might find that suggestion insulting), but they might be suffering from a far, far simpler condition; that,
until there is something that is really obviously superior, they would rather stick with something that closely resembles
what they are used to rather than have to make several incremental adjustments.

And I see that 'condition' as no condition at all; merely that, in the midst of on-going production / work/ development
of highly complex software, the last thing they really want to do is devote quite some time to learning all sorts of new
stuff and a new interface.

Imagine, if you will, ploughing a large field, pulling the plough behind a 1940 Fordson tractor (2 gears); when, halfway round
the field that old tractor is suddenly exchanged for a 1990 'monster' with 10 gears (with a potential of 20 positions owing to
splitters), onboard monitoring of this, that and the next thing. Well, for starters, your furrows would be 'all agley' and out
of kilter.
I don't mean to offend (and I was in a goofy mood yesterday, I also I know people who talk like that)
I just meant that there has been largely a captive audience, there hasn't really been any feature filled / (fairly) stable alternatives in the xTalk sphere for more then a decade, and so if you want to code with xTalk you've had one choice, basically a captive to that one vendor. That people generally like coding with it I think is ( at least partially) inherent to xTalk. I'm not saying that's anyone's fault, it's just the way it's been.

I think you'll have to learn something new any way, a new interface, a new API, new syntax, how to target a new device, or whatever, coding is constantly evolving. But I'm not talking about anything new here, I'm still talking about xTalk, just alternatives to current xTalk interpreter engine(s) from LC CE. Honestly it's not a big difference to go translate from LCScript to OpenXION, (or lesser so) HyperTalk, etc. That's what landed me here to begin with.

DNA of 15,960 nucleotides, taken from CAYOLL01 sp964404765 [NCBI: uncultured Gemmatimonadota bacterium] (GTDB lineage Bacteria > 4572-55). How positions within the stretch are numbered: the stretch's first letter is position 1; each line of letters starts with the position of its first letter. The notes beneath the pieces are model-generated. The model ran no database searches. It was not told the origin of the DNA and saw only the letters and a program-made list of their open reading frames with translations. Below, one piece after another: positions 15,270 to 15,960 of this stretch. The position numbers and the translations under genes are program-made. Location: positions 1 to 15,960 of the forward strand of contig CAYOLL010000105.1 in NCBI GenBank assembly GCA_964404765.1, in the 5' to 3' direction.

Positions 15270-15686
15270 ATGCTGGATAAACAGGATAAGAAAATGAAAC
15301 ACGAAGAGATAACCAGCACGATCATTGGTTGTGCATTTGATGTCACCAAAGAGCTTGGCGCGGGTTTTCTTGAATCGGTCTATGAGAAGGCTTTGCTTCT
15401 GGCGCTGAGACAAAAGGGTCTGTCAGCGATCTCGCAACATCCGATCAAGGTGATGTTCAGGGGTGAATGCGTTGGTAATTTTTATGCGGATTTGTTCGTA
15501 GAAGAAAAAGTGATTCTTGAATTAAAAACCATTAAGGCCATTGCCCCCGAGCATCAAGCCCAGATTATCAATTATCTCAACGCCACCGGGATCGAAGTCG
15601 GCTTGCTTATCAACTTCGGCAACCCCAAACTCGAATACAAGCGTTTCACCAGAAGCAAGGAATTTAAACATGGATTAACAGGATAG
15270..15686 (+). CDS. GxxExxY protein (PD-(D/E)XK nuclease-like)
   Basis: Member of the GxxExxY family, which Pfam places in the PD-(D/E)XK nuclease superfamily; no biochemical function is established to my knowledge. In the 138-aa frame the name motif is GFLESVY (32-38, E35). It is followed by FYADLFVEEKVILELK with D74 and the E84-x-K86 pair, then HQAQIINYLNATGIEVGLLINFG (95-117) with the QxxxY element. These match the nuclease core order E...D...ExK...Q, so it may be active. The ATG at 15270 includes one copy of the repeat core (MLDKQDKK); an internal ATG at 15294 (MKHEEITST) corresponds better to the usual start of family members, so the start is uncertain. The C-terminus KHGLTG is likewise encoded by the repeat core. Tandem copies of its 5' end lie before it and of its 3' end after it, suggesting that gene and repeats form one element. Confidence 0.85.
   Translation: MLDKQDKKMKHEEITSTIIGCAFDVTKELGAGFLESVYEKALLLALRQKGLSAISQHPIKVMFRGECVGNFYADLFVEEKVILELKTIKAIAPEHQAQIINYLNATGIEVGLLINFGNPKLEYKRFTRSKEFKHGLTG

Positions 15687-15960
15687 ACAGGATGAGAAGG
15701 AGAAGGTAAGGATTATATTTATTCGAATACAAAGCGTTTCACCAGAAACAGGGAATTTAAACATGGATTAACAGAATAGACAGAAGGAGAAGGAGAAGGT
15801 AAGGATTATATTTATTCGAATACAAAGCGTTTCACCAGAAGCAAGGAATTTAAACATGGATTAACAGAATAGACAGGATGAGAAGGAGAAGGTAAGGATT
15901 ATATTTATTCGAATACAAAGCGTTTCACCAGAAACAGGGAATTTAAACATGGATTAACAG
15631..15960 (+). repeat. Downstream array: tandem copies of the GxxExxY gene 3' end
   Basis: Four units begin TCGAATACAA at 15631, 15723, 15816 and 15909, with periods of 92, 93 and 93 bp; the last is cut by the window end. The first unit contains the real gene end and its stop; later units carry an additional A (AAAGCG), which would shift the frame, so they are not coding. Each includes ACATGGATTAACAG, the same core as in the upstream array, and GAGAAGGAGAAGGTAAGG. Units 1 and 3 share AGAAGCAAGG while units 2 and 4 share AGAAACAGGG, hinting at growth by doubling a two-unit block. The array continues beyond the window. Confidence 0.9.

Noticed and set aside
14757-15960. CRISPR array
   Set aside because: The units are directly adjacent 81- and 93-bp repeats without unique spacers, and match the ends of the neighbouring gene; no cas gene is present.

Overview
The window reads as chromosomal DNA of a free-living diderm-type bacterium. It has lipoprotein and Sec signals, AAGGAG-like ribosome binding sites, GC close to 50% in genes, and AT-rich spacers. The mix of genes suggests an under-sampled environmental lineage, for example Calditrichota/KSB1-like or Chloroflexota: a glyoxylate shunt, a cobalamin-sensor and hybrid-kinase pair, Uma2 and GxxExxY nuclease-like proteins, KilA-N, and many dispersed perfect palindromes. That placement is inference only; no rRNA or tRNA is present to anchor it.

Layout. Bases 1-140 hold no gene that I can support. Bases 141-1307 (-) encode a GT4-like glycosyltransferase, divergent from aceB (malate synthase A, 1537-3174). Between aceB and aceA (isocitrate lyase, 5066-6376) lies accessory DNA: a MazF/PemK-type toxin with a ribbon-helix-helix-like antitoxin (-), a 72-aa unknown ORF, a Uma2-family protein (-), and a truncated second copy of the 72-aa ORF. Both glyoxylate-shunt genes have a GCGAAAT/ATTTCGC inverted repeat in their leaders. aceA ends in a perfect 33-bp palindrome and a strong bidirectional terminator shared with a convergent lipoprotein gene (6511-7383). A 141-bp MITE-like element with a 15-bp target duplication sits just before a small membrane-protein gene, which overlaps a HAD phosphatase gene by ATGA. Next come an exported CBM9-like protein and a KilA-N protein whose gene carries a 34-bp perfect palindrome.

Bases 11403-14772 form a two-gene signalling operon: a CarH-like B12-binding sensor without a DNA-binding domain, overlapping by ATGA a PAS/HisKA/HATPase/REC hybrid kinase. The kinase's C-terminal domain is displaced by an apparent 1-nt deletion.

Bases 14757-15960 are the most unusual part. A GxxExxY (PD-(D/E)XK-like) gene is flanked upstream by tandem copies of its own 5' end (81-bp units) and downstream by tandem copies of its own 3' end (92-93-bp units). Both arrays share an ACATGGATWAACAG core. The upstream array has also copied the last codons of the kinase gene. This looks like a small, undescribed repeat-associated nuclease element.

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richmond62
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Re: OPENXTalk is NOT the same as the Open-Source LCC

Post by richmond62 »

Well the Supercard people have obviously chosen to die by sitting tight and doing nothing with an xTalk offering that can only work and produce standalones for 5 versions back of MacOS: nix for 64-bit MacOS . . .

. . . rather a waste of previous work.

While we may want to blame LiveCode for lots of things, it would be hardly fair to say it was their fault that there are no vaguely competitive also-rans.

Of course a lot of the things we may want to blame LiveCode may come down to the fact that there has been no stimulating competition.
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Re: OPENXTalk is NOT the same as the Open-Source LCC

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Come to think of things, I wonder if Supercard (as their revenue stream may have nearly dried up) might not consider releasing their stuff under some sort of open licence?
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Re: OPENXTalk is NOT the same as the Open-Source LCC

Post by OpenXTalkPaul »

richmond62 wrote: Wed Aug 10, 2022 10:43 pm Well the Supercard people have obviously chosen to die by sitting tight and doing nothing with an xTalk offering that can only work and produce standalones for 5 versions back of MacOS: nix for 64-bit MacOS . . .

. . . rather a waste of previous work.

While we may want to blame LiveCode for lots of things, it would be hardly fair to say it was their fault that there are no vaguely competitive also-rans.

Of course a lot of the things we may want to blame LiveCode may come down to the fact that there has been no stimulating competition.
Right, that's why I added that I was not saying it was their fault. And of course in the more broad category of general-purpose programming languages they have tons of heavy-weight competition.
Come to think of things, I wonder if Supercard (as their revenue stream may have nearly dried up) might not consider releasing their stuff under some sort of open licence?
Well if they did, I'm sure it would be very interesting to look at the source, but it would have lots of calls to Carbon APIs that would need to be replaced to use it natively on a modern macOS, and still more work to port it to other OS'es.
I wonder if any (I assume retiree) ex-SuperCard dev would be interested in helping with our thing here for kicks instead?